Lord Woolf's 'fast track' civil court reforms will not be fully piloted after all, Sir Richard Scott, head of civil justice, has revealed.
In November Lord Woolf and Sir Richard Scott indicated that, following strong lobbying from solicitors' groups and the Law Society, they were prepared to conduct pilots of the fast track before its full implementation on 1 October 1998.
But last week, at a seminar hosted by Dibb Lupton Alsop, Scott told The Lawyer: “We are now of the view that you can't do complete piloting of the fast track. You can't make people go down the fast track road until you have got the rules in place.”
He said particular parts of the reforms such as fixed costs and some of the case management would be piloted on a case-by-case basis in some courts, when the consent of both parties had been obtained.
The U-turn is bound to infuriate practitioners and consumer groups who have long maintained that without proper pilots of the fast track, it could overload the civil litigation system.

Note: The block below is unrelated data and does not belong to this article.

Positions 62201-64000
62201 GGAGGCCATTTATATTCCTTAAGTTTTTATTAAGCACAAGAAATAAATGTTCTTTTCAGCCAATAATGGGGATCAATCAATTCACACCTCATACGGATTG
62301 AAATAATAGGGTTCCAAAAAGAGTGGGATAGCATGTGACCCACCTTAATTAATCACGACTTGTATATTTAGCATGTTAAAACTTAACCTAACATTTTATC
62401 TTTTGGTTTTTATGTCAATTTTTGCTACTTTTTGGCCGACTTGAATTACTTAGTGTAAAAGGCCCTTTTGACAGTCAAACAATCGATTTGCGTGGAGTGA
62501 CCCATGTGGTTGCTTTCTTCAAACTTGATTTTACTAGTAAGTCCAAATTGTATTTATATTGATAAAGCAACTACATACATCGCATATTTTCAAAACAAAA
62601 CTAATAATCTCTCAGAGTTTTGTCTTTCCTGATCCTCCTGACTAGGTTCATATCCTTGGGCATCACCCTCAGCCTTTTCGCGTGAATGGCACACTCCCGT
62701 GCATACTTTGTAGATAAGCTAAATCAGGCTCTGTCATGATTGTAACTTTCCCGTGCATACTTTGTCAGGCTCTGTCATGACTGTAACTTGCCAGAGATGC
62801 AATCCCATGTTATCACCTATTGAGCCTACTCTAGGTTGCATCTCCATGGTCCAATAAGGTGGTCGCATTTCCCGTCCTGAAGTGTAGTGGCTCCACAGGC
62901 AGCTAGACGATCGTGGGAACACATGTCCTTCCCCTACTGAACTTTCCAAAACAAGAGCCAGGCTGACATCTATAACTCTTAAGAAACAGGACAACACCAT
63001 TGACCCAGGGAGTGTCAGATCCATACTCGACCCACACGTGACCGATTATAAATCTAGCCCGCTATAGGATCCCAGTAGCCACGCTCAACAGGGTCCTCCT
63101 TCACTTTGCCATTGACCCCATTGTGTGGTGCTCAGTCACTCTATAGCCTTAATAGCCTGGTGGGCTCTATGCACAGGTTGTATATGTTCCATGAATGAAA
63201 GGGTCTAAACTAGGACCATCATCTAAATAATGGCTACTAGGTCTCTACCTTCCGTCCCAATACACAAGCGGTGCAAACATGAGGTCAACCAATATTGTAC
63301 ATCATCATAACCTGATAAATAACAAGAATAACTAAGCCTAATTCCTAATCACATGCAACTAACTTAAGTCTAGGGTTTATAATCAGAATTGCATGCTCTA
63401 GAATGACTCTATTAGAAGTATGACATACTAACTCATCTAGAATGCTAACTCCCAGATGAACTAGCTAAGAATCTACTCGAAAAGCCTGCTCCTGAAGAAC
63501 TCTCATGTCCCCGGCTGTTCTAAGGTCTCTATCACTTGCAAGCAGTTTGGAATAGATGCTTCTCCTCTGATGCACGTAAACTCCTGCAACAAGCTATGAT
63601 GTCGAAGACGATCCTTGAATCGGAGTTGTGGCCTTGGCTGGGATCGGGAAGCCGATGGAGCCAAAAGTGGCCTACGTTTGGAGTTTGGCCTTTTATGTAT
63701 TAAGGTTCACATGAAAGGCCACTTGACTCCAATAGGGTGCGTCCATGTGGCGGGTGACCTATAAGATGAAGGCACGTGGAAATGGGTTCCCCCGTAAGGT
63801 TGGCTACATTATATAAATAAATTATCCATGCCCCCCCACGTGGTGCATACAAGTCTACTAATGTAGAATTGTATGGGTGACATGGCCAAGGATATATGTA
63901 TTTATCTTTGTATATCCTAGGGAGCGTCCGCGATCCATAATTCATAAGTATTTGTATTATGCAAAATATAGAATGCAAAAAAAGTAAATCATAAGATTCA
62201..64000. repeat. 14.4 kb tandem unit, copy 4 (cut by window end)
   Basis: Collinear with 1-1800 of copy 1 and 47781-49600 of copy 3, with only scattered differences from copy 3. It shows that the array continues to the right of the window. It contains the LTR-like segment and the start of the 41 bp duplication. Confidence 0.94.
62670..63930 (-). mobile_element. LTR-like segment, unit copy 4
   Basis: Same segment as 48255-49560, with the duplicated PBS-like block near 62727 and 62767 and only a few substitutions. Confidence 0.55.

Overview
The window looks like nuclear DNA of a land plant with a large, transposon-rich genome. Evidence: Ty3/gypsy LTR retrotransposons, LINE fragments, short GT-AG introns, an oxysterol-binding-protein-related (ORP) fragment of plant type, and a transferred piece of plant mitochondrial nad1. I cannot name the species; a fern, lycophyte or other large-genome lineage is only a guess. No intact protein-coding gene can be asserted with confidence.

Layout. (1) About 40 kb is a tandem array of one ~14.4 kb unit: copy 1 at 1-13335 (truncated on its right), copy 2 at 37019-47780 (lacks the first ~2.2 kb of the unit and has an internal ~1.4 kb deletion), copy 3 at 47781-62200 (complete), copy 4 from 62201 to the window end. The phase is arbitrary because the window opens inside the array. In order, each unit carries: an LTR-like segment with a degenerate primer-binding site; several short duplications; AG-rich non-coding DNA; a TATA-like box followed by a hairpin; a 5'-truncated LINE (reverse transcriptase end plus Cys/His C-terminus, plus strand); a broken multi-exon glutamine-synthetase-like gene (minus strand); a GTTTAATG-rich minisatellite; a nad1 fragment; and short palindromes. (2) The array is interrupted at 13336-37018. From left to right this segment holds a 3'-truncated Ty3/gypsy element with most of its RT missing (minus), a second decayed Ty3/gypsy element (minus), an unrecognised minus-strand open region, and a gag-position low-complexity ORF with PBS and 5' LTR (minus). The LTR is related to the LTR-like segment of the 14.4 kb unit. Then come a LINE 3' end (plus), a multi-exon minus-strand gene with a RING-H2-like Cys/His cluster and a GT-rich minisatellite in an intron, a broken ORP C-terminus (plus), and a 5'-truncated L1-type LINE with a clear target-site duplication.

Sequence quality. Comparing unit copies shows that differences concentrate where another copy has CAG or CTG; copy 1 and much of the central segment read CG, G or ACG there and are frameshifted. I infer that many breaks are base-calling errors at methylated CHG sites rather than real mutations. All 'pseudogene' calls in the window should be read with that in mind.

An Association of Personal Injury Lawyers' (Apil) spokeswoman said: “It's a cop out. This is just what we warned against, it's piecemeal introduction of Woolf's reforms.”
Scott also revealed that the Lord Chancellors' Department is undertaking a study which should report by April on how case management software can be included in Caseman, the program designed to replace the old card index system in county courts. He said getting judges' software in place before the October 1988 deadline was essential for the reforms.